Friday, 30 April 2010

Indie Movie Review - The Living Wake

The Living Wake is an indie movie directed by Sol Tyyon. Set on the last day in the life of self-professed genius K. Roth Binew (Mike O’Connell), it’s a black comedy about his efforts to finally find what his father had promised to tell him but hadn’t stayed around long enough to impart – the “brief but powerful monologue” that would encompass the whole meaning of existence. Aided by his one and only friend, Mills (Jesse Eisenberg), who dotes on his every word, he sets off on his last day of life to accomplish a list that will lead him to enlightenment. Or something like that.

This movie is often insane, frequently funny and usually very weird. O’Connellbrilliantly portrays a larger-than-life character who can’t understand why the rest of the world doesn’t see things his way; Eisenberg’s performance as the much quieter but perhaps even weirder Mills is quite exceptional. The humour doesn’t always work, particularly towards the end where events seem to drag a bit, but there’s some sparkling wordplay early on and a few hilarious situations.

As it’s an indie movie I’m not sure if it’s been officially rated, but I’d guess it would be a 12A (PG-13) – there are a few adult situations and a bit of a preoccupation with a particular expletive (not the F word). The film really didn’t need the swearing to be funny, in fact I’m sure it would have been funnier without it. The humour often stems from the sheer craziness of the characters and situations, and while I don’t think this film would appeal to everyone, I would think most people would end up laughing quite a bit.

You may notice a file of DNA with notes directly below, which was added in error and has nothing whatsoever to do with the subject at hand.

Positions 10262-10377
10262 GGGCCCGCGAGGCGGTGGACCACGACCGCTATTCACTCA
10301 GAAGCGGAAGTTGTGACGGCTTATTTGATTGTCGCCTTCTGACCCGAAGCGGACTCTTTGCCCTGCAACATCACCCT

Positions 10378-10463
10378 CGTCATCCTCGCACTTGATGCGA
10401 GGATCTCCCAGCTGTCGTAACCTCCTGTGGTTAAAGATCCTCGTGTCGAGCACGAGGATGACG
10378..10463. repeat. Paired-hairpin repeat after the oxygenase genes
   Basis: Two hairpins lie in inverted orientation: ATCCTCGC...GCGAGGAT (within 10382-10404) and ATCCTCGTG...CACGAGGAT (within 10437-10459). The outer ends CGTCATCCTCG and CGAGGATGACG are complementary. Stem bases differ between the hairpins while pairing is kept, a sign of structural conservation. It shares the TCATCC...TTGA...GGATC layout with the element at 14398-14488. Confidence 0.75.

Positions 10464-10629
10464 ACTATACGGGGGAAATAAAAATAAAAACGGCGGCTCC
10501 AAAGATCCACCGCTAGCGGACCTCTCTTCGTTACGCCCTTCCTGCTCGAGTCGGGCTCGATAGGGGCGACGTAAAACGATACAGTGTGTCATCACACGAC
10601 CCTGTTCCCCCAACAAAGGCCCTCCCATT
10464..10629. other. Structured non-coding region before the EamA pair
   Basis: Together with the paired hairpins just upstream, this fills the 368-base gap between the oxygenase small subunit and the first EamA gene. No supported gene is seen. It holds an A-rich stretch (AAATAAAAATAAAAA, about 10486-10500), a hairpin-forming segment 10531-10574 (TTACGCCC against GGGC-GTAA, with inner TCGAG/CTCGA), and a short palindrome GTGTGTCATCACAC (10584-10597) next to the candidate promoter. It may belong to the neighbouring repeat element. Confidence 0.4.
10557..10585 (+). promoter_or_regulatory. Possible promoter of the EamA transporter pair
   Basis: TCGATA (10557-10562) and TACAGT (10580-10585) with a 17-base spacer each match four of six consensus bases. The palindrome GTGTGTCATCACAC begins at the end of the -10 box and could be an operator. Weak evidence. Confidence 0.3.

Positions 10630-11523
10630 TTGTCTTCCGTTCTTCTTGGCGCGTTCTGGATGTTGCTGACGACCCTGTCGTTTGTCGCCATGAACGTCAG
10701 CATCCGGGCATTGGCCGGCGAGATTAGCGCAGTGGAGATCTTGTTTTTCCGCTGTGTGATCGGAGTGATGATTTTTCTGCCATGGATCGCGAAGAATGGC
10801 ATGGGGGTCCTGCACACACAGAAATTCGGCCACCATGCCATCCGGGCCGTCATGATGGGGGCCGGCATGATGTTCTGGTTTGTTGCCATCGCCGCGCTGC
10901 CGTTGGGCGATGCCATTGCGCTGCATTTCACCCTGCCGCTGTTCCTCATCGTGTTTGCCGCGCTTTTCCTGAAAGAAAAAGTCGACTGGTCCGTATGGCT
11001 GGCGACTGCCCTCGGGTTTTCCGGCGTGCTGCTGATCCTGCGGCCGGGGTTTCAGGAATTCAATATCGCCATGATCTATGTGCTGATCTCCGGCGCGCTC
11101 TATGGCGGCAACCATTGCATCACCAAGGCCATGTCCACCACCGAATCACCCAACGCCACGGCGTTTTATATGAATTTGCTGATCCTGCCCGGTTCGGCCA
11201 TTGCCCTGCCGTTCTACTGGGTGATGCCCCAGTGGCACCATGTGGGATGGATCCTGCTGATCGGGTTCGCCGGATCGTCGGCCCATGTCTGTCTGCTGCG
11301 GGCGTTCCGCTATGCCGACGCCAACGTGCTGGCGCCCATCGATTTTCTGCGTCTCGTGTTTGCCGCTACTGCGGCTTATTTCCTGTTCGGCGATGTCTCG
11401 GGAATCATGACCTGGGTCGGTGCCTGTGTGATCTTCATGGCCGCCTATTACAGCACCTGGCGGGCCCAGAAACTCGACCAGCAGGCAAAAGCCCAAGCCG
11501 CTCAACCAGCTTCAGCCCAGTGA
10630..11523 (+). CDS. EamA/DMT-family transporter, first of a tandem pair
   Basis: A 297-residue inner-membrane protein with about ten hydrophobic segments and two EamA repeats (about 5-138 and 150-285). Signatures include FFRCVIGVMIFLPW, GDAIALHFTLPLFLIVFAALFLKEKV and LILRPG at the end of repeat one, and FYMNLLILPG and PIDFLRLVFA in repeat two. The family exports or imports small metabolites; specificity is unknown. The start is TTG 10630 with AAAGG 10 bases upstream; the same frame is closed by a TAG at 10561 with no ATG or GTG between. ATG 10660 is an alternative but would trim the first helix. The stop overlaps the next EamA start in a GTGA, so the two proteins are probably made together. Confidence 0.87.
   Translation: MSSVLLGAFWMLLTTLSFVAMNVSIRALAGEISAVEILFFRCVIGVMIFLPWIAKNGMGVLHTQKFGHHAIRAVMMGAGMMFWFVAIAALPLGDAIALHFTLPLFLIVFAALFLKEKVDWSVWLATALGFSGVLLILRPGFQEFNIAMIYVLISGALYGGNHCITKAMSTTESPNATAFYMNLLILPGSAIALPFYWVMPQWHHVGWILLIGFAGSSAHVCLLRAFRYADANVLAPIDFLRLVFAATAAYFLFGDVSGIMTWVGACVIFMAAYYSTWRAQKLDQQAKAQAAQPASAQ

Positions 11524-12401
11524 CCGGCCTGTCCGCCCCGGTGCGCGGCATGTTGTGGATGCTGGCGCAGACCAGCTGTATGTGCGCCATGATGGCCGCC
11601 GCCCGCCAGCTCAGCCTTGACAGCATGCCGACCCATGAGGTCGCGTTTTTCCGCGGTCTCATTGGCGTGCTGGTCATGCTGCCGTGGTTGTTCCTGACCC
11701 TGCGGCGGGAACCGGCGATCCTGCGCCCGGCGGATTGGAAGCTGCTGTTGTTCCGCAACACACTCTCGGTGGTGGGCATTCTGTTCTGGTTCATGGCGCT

It’s not all comedy though, there are a few quite tender moments that tend to blindside you as they come out of nowhere. The friendship between Binew and Mills, which seems like master and servant much of the time, turns out to be quite a close mutually affectionate friendship. Relations with family, neighbours and acquaintances, though usually bizarre, will quite often strike a chord with viewers.

Production-wise it’s nicely filmed, with a small number of locations used to great effect. The music (mainly violin-led) is good and the sound quality is fine, though just once or twice it was difficult to catch what a couple of characters were saying. Original music was by Carter Little and Mike O’Connell, while Scott Miller oversaw the cinematography. (I have to mention that The Living Wake had one of the strangest song and dance routines in the history of film-making!)

The Living Wake is certainly an unusual film; it’s quirky and creative, and apart from being a bit too slow in the final sequence thoroughly entertaining. If you like movies that are a bit outside the mainstream, I’m pretty sure you’ll enjoy this one.

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